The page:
Tourism has increased from zero in 2008, to approximately 2000 in 2010 with numbers growing steadily. New tourist activities are being developed in the park, including the habituation of chimpanzees in the Tongo forest and a high-end lodge conveniently located near the center of the three main tourist attractions in the southern sector, north of Goma.
Africa's first national park survived decades of chaos against all the odds, not because of circumstance but because of the dedication of the rangers and staff who believe in the value of saving Virunga National Park and its wildlife.
The nightly glow from the lava lake within the Nyiragongo volcano can be seen from miles away Virunga National Park is unrivalled in its diversity of landscapes and ecosystems. The parks bounderies envelop low land tropical forest in the north; high alpine forest in the Rwenzori Mountains; riverine forest around the Semliki and Rutshuru rivers; swamplands around lake Edward, savannah north and south of the lake; montane forest on the hills of the Virunga volcanoes and old (and new) lava flow landscapes.
 Flora and fauna
The park boasts an astounding biodiversity due to the large variety of habitats it offers. In the southern sector the Mountain Gorillas attract most attention but the montane forests are also home to other primates such as Chimpanzees, Golden monkeys, Blue monkeys and black and white colobus. Forest Elephants and Buffalo are also found in this area as is the very shy Golden Cat.
The central area of the park consists mostly of savannah with species such as Lion, Leopard, Kob, Hyena, Topi, warthog etc. The lake, once containing the largest population of Hippo's (over 20.000), is now slowly regenerating after many troubled years and Hippo's and Crocodiles are once again a common sight.
In the North of the park in the deep Congolese forest the most elusive of African creatures is found: the Okapi.
 Get in
The southern sector (Gorillas and Volcano) of Virunga National Park is easily accessible in a number of different ways the most common are:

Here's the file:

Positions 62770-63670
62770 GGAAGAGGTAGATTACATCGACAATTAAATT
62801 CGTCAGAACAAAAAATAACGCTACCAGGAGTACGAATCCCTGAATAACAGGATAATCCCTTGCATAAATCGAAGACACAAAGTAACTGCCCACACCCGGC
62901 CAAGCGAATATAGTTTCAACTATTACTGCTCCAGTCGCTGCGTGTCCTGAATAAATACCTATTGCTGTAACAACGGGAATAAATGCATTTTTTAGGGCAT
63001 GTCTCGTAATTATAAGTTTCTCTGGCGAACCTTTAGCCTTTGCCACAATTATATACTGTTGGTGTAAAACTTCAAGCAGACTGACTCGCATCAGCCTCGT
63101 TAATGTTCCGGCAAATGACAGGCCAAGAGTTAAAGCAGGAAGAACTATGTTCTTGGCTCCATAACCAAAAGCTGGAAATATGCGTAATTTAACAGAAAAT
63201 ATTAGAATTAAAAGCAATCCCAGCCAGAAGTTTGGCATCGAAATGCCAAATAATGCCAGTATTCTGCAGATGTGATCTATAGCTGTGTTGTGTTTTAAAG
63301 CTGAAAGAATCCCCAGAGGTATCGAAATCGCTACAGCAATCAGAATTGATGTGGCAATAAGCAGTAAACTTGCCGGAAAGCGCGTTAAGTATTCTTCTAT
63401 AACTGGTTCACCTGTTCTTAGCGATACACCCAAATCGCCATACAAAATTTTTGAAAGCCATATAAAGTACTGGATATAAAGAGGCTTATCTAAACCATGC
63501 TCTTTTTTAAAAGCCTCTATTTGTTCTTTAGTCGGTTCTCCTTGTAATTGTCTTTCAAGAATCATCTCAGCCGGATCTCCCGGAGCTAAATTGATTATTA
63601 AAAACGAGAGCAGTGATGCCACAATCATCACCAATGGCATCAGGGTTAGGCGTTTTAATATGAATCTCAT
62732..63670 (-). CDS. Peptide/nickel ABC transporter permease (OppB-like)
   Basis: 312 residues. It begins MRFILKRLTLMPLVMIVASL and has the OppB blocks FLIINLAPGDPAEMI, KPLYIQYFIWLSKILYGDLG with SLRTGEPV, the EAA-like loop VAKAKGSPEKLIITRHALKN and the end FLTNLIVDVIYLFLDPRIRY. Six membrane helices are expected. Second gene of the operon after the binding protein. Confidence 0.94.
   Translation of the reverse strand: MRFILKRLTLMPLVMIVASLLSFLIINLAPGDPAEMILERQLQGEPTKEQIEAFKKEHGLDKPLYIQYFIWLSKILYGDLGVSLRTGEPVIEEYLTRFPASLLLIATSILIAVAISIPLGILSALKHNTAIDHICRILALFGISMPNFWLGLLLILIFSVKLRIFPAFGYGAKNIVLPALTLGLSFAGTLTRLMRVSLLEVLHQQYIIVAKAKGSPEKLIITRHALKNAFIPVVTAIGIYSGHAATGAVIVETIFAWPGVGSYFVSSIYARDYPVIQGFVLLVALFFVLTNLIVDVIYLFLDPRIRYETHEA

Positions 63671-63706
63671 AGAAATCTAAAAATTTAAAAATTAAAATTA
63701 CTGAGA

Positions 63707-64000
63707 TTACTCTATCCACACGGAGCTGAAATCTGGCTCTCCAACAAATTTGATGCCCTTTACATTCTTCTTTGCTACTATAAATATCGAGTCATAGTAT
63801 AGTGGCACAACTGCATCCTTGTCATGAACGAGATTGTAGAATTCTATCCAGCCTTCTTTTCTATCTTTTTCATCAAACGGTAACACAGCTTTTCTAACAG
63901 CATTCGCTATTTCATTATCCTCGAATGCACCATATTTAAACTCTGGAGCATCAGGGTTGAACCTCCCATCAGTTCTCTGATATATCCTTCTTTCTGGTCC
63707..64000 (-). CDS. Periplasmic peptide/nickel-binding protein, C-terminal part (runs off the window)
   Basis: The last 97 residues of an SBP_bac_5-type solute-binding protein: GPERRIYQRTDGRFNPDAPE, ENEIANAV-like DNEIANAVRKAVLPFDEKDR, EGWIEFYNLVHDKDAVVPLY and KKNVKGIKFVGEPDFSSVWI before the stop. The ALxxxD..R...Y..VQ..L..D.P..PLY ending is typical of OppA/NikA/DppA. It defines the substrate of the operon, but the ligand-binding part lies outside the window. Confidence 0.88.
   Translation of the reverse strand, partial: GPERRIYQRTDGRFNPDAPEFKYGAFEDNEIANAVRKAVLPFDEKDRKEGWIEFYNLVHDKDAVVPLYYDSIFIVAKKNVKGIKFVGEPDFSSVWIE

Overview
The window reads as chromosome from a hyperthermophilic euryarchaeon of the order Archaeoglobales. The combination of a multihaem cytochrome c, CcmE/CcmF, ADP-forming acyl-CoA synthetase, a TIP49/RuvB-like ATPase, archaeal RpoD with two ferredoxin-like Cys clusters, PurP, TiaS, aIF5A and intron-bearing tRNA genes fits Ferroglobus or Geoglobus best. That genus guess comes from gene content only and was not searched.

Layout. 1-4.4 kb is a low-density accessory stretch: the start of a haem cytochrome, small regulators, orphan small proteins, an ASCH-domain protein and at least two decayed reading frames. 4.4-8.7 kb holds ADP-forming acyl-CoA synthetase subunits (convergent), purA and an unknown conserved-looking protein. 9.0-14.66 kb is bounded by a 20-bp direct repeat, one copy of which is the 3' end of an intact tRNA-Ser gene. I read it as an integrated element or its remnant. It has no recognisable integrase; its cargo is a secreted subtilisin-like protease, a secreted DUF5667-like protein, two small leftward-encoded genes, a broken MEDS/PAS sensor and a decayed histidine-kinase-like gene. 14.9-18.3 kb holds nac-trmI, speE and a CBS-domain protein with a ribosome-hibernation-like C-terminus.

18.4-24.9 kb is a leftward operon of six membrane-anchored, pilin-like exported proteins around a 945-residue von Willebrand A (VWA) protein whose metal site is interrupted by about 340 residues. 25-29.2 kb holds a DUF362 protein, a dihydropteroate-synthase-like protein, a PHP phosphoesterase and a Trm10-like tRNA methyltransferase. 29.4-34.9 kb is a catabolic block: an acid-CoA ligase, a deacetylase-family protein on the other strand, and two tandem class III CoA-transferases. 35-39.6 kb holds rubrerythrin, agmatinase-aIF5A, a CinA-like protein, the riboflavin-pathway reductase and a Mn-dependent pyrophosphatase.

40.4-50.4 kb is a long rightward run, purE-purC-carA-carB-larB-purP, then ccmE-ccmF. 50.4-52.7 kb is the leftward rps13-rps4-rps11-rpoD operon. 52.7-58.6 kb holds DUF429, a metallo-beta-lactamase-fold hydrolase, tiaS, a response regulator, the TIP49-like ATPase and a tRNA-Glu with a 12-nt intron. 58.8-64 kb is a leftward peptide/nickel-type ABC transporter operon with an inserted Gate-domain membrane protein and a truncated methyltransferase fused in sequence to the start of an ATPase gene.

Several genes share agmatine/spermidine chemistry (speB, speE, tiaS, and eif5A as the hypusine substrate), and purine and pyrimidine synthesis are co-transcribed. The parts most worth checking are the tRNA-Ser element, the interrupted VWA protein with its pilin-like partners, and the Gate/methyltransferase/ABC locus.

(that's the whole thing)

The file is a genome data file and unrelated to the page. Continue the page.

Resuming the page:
Virunga National Park Park Permits:
 Get around
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Bukima Patrol Post The camp (see above) also offers secure self camping options for travellers on a budget, you can pitch your own tent on on the camps grounds and use its facilities for only 15$ pppn.
Other campsites at Jomba (another gorilla site) and Tongo are expected at the time of writing but not yet active/safe
 Stay safe
Virunga National Park is located in a region that is often troubled by unrest. In the last three years, the southern sector of Virunga National Park (gorillas and volcano) has been considered safe for visitors with over a 100 tourists visiting these sites every month. The Rwenzori mountains are also open for tourists and can be reached from Beni in the North of the park. The management of Virunga National Park is emphasize the importance that all visitors be aware of current security issues at the time of their visit. Before organizing a trip to Virunga National Park it is wise to inform yourself on the security situation, check  for the latest independent news feeds on this region, as well as detailed information on the parks activities outside tourism.
Virunga National Park strongly advises against the use of own transport, escorted transport can be arranged through the National Park or via touroperators, more information about this can be found on Virunga National Parks tourism website  please use park transport or the transport supplied by trusted tour operators. All visitors using our transportation are automatically escorted by our rangers. Escorts for people using their own vehicules can be arranged by Virunga National Park Rangers (contact email@example.com)
 Get out